Of Machines and Men

Executive Summary:

If you would like to read the punchline of this note, you may advance to its last paragraph.

Richard Veryard has left me a stimulating comment that shows he has scratched beyond the simple surface of my little note on playing chess against the computers. I had quoted Rustam Kasimdzhanov:

Rustam Kasimdzhanov, the reigning champion of the World Chess Federation, shares why he thinks it is important to compete against computers: "Sports are not about reaching a result. Sport is about developing your inner qualities."

And Richard wrote, equally simply:

What's the difference between (1) competing against the computer and (2) competing against the clock?

This should be a very deep question, at least for the computing types.

A Turing Machine, which is ultimately the best model of a computing machinary we have, realizes the connection between time and space—otherwise, how could it be capable of trading one off the other?

However, we are not, ourselves, machinary per se. Our time-space trade-off fulfils a different purpose when compared to the computer.

In other words, just because the Turing Machine can trade-off space and time, it doesn't mean we can. In fact, we are incapable of it, in the sense that we grow to find the distinction between time and space to be fundamental, although time can be interpreted, philosophically speaking, as simply a distance in space—see for example works of John McMurray where he has made this point quite clear in his analysis of how children grow a relationship, in time, with the outside world, with the world of parental love and care, through the occasional spacial absence of that very love and care. (For a good one-paragraph account of McMurray's philosophy, search for his name on this web page for Bannan Center of Jesuit Education.)

So, when we (not the machine) play against the computer, we are not simply competing against the clock. The computer occupies a space that is quite different from the space that a human opponent would occupy for us. Therefore, the game against the computer becomes a sport, just as Kasimdzhanov notes (see above), and by definition, all sports include an aspect that tests the limits of our "performance."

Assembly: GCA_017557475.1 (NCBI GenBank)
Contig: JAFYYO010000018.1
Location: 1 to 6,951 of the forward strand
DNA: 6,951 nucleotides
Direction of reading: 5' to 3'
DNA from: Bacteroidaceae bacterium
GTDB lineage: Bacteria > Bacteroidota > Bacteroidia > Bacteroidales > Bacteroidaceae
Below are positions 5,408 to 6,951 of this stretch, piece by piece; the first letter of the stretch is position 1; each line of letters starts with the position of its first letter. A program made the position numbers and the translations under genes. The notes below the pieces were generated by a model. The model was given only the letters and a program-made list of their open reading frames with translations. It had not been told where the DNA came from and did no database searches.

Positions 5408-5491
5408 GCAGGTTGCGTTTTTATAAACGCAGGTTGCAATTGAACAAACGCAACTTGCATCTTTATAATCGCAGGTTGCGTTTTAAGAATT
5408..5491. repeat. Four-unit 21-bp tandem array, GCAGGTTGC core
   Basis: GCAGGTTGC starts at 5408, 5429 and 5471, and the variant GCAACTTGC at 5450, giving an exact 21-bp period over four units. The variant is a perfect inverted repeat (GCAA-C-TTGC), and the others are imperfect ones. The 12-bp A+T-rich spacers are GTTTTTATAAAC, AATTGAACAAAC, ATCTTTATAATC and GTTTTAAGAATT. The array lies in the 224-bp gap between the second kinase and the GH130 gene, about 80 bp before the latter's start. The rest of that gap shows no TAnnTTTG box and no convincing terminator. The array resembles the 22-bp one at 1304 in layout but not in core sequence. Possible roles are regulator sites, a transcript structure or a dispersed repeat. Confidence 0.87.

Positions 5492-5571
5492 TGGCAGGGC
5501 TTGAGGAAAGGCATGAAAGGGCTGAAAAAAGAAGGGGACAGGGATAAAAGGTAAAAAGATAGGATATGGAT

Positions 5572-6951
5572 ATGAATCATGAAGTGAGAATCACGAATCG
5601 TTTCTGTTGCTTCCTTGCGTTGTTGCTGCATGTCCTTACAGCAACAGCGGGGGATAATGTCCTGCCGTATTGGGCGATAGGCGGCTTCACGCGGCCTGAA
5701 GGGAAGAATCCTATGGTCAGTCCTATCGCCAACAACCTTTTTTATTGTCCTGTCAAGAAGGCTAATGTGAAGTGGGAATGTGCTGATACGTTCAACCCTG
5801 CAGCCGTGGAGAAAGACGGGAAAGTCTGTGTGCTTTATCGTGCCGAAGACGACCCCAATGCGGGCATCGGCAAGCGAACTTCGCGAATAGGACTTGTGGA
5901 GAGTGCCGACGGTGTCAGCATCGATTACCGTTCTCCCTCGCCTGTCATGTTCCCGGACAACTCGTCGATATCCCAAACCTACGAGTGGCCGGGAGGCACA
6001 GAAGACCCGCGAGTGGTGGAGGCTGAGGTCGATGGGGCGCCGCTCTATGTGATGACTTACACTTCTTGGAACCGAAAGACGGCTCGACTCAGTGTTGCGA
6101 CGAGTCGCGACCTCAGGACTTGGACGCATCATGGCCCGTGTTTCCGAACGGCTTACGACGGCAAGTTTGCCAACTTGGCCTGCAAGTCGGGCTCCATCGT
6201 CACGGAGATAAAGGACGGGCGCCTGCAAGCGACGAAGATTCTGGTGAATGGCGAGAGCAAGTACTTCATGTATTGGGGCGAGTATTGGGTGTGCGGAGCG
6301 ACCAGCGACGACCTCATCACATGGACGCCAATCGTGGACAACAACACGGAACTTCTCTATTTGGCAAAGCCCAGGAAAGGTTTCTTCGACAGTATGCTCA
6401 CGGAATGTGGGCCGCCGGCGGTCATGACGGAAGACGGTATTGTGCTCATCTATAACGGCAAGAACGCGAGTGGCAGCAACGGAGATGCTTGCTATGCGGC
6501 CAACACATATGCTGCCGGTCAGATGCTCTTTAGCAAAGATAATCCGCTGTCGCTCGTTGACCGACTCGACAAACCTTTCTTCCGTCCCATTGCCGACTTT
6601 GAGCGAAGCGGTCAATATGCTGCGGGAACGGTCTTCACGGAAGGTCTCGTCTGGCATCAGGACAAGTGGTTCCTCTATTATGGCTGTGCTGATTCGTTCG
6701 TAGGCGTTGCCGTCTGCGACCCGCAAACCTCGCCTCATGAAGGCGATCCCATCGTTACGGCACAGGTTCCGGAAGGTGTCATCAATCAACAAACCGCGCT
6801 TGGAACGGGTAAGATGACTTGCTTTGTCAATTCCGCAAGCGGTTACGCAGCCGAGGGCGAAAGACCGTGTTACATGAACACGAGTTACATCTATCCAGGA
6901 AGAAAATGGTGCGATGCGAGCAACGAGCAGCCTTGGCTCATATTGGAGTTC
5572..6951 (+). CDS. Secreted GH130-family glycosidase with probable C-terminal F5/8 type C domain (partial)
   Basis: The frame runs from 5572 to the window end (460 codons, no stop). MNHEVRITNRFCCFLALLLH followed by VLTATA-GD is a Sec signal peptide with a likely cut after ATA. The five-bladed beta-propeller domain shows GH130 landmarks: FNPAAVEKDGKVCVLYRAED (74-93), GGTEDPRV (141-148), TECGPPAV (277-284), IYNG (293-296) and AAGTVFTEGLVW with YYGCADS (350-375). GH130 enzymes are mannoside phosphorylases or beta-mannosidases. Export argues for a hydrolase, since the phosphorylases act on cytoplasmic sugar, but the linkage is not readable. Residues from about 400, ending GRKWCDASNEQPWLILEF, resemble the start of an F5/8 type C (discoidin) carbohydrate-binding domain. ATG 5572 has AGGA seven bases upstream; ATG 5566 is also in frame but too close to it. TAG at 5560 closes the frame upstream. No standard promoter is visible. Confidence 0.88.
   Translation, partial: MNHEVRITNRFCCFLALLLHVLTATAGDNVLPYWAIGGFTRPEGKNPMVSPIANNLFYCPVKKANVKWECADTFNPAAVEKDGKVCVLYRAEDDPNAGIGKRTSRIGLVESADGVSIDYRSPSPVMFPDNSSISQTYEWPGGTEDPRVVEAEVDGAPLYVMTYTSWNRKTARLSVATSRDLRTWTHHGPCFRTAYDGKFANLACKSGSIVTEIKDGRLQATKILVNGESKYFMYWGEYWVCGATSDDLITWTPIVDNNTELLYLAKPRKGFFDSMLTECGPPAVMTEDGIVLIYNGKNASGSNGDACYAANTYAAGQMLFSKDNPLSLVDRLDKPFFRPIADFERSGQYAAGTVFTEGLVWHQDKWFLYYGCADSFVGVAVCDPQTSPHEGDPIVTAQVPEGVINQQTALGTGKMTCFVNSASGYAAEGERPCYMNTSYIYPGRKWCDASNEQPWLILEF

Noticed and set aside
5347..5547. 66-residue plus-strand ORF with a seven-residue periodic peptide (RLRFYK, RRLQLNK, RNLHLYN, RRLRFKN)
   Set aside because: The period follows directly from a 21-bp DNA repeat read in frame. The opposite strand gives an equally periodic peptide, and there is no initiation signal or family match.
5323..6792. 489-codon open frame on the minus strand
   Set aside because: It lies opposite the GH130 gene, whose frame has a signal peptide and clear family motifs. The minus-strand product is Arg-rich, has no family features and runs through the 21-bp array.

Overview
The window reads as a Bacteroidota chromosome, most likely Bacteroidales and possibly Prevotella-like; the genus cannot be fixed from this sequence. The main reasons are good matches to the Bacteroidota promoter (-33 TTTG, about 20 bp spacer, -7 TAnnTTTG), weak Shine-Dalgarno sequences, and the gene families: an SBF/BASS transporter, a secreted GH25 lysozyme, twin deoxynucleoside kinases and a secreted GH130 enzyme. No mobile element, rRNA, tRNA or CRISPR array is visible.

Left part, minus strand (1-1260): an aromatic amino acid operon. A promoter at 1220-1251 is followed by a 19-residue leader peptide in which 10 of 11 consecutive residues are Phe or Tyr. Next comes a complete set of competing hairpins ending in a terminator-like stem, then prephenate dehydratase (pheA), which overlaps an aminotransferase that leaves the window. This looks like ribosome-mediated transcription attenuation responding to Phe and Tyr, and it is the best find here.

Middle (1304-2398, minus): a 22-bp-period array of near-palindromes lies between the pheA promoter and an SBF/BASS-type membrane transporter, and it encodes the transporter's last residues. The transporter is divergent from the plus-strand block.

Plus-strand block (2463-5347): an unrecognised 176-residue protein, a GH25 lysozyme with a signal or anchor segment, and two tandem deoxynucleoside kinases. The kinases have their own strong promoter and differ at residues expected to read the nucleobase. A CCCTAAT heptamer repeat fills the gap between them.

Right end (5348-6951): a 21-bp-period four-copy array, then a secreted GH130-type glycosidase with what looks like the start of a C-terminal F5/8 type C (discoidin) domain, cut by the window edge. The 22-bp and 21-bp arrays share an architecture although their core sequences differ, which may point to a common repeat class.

Furthermore, the space that a human opponent would occupy not only differs physically, in the contours that completely distinguish it from the space occupied by a computer opponent, but also extends itself to relations to other human spaces. Human spaces relate to other human spaces in ways that are qutie different from the way the space of a machine relates to the space of the room where it is sitting, the wires that connect it to the wall and the cieling fans that cool the room.

Therefore, playing against the computer cannot be like playing against the clock, unless the one who plays the computer is itself a computer.

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Comments:

When a sportsman competes against the clock, the clock is also performing the function of realizing the connection between time and space.

I had interpreted Kasimdzhanov's point as follows. It is not just that the computer is now stronger at chess than the human. After all, the motor car can run faster than a human, but no athlete bothers to compete against the motor car.

Surely the point is that the computer (like the clock) provides a benchmark for the human to measure and improve his/her own performance, and compare with other humans.

In other words, both the computer and the clock are pervasive forms of technology that alter (refocus) the competitive landscape.

Posted by Richard Veryard on June 24, 2005 at 12:02 PM PDT #

Great clarification. I see your point much better, now, particularly the point you make regarding the concept of clock and the computer as benchmarks.

Posted by M. Mortazavi on June 24, 2005 at 08:02 PM PDT #

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